Evan Doll of Flipboard fame explained the tools they use in Flipboard development in a 2014 NSConference talk. What I like about Evan and his talk is his honesty and straight forward approach. There is no hipster framework name dropping, cat pictures, or other side shows – just an honest look into the tools and techniques they’ve used to build a very successful iOS product.
Here are my notes from the talk – which you can find here – iOS Tools at Flipboard
Evan Doll – Prior to Flipboard worked for Apple doing video / photo software. Also iOS system apps / UIKit. Stanford course instructor.
- Automation – avoid crap work.
- Squash bugs – add hooks to improve debugging.
- Tools – Give yourself superpowers
- Jenkins for automation.
- Pretty generic discussion of build automation (build / tag / upload to HockeyApp).
- Run clang static analyzer.
- Automatic beta distribution.
- Provisioning : black magic and swearing involved.
- Spolsky : can you make a build for testing purposes in 1 step?
- Stamp app icon with version – easy to identify.
- Multiple bundle IDs for different versions of apps. Allows multiple installed builds per device.
- App Code – unused code detection, additional warnings that clang will not catch.
- In-app debugging – tools to expose app internals for debugging – turned on in debug builds via flags.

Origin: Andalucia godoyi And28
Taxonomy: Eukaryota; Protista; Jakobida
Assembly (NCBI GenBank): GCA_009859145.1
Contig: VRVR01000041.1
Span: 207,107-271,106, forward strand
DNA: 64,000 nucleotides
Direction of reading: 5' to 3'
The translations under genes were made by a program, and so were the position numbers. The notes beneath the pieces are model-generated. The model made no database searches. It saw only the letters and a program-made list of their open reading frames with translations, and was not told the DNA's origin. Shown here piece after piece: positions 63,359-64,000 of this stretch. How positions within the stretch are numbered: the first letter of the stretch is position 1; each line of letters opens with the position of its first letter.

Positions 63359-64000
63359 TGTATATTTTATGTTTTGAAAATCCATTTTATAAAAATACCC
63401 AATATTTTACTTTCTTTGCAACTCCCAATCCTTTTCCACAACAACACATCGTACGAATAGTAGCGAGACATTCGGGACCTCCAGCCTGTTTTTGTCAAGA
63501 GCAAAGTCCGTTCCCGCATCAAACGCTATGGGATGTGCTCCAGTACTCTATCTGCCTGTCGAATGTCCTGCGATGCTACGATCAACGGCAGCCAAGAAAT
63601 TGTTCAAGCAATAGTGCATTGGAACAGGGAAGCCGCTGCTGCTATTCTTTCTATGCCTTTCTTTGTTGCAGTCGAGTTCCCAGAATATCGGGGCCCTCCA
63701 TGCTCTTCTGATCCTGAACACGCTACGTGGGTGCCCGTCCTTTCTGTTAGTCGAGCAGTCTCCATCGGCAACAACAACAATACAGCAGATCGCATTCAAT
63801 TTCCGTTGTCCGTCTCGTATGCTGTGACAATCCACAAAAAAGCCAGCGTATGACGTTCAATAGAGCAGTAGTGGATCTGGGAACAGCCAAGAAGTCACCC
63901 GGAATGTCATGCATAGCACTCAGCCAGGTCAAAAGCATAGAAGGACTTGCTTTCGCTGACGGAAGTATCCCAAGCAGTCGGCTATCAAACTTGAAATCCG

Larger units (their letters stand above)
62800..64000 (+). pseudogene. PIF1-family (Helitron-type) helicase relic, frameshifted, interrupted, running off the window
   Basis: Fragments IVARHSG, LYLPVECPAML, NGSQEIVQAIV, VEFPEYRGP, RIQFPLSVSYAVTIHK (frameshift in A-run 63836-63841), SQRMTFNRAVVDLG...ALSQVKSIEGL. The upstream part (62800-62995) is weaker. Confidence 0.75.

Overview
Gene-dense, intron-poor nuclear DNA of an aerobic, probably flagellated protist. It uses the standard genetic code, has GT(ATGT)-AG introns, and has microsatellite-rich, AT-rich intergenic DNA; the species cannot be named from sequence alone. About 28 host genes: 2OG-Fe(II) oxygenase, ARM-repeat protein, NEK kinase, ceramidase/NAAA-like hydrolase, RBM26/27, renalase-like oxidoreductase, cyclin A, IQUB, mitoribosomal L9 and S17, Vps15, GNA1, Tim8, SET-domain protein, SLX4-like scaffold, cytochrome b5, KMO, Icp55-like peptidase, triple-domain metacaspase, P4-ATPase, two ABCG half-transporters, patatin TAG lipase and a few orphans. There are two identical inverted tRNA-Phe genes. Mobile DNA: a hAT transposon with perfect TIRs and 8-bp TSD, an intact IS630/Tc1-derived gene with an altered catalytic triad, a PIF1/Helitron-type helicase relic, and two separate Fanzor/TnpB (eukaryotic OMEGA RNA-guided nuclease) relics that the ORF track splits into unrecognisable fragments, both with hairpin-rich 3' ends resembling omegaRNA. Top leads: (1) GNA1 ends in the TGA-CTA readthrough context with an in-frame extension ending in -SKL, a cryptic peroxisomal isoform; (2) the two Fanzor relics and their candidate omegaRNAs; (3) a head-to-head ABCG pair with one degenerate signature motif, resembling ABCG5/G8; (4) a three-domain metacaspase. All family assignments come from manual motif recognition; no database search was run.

- Cocoa Lumberjack
- View hierarchy debugging.
- Gesture based tools / issue reporting. Double pressing the up/down volume button press to trigger the debug UI. Similar to Google’s “shake to report bug”.
- JIRA – “the least bad of the bug trackers out there”.
- Global keyboard shortcut handler. Flipboard hooked up a global event listener to globally listen for keyboard events to trigger actions. They use this for debugging in the simulator. Subclass UIApplication, override sendEvent to extract GSEventRef, posts NSNotification. Example : Cmd-L to send logs, etc.
- Feature switches (debug only) to customize / streamline the debug experience. i.e., skip the login screen.
- Feature switches for UI – toggle between UI modes to determine which UI is better.
- International testing – override the default language via a defaults config value.
- Pseudo-localization – writing your own “language” to verify your views are handing variable string lengths and strings you’ve forgot to localize.
- WebTranslateIt – shared localized strings between iOS / Android.
- Push as much app logic can server side to workaround bugs. For example, a JSON dictionary to configure the device at runtime.
- Changing help files / strings / etc.
- Add generic hooks into the app to allow you to update the app w/o deploying an app store update.
- Pivotal tracker
- Github pull requests (in-progress code)
- Google Hangouts
- GitX + email